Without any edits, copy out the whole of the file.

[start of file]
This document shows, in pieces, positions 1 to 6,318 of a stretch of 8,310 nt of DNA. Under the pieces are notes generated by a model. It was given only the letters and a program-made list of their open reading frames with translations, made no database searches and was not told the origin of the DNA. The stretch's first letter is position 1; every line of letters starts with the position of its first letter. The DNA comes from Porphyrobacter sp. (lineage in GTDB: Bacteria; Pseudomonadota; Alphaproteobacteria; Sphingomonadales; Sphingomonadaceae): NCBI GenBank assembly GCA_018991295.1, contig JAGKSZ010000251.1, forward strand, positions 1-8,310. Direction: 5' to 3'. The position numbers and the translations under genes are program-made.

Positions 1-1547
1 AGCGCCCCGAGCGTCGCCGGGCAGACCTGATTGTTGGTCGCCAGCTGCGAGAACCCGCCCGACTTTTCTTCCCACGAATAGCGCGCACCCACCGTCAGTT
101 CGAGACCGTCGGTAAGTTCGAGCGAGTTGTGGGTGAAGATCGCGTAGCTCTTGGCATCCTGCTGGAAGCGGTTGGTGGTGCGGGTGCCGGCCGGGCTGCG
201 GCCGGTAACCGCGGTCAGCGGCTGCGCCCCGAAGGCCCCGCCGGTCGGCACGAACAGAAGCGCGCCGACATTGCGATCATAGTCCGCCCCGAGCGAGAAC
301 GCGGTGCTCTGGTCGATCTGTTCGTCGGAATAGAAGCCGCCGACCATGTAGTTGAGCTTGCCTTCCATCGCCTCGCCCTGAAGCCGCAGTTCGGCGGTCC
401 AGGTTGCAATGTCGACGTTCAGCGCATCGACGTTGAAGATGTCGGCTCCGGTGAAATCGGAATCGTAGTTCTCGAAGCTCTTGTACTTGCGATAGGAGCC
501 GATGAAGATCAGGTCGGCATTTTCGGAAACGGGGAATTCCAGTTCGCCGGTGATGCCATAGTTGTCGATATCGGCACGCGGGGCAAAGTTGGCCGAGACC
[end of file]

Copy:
This document shows, in pieces, positions 1 to 6,318 of a stretch of 8,310 nt of DNA. Under the pieces are notes generated by a model. It was given only the letters and a program-made list of their open reading frames with translations, made no database searches and was not told the origin of the DNA. The stretch's first letter is position 1; every line of letters starts with the position of its first letter. The DNA comes from Porphyrobacter sp. (lineage in GTDB: Bacteria; Pseudomonadota; Alphaproteobacteria; Sphingomonadales; Sphingomonadaceae): NCBI GenBank assembly GCA_018991295.1, contig JAGKSZ010000251.1, forward strand, positions 1-8,310. Direction: 5' to 3'. The position numbers and the translations under genes are program-made.

Positions 1-1547
1 AGCGCCCCGAGCGTCGCCGGGCAGACCTGATTGTTGGTCGCCAGCTGCGAGAACCCGCCCGACTTTTCTTCCCACGAATAGCGCGCACCCACCGTCAGTT
101 CGAGACCGTCGGTAAGTTCGAGCGAGTTGTGGGTGAAGATCGCGTAGCTCTTGGCATCCTGCTGGAAGCGGTTGGTGGTGCGGGTGCCGGCCGGGCTGCG
201 GCCGGTAACCGCGGTCAGCGGCTGCGCCCCGAAGGCCCCGCCGGTCGGCACGAACAGAAGCGCGCCGACATTGCGATCATAGTCCGCCCCGAGCGAGAAC
301 GCGGTGCTCTGGTCGATCTGTTCGTCGGAATAGAAGCCGCCGACCATGTAGTTGAGCTTGCCTTCCATCGCCTCGCCCTGAAGCCGCAGTTCGGCGGTCC
401 AGGTTGCAATGTCGACGTTCAGCGCATCGACGTTGAAGATGTCGGCTCCGGTGAAATCGGAATCGTAGTTCTCGAAGCTCTTGTACTTGCGATAGGAGCC
501 GATGAAGATCAGGTCGGCATTTTCGGAAACGGGGAATTCCAGTTCGCCGGTGATGCCATAGTTGTCGATATCGGCACGCGGGGCAAAGTTGGCCGAGACC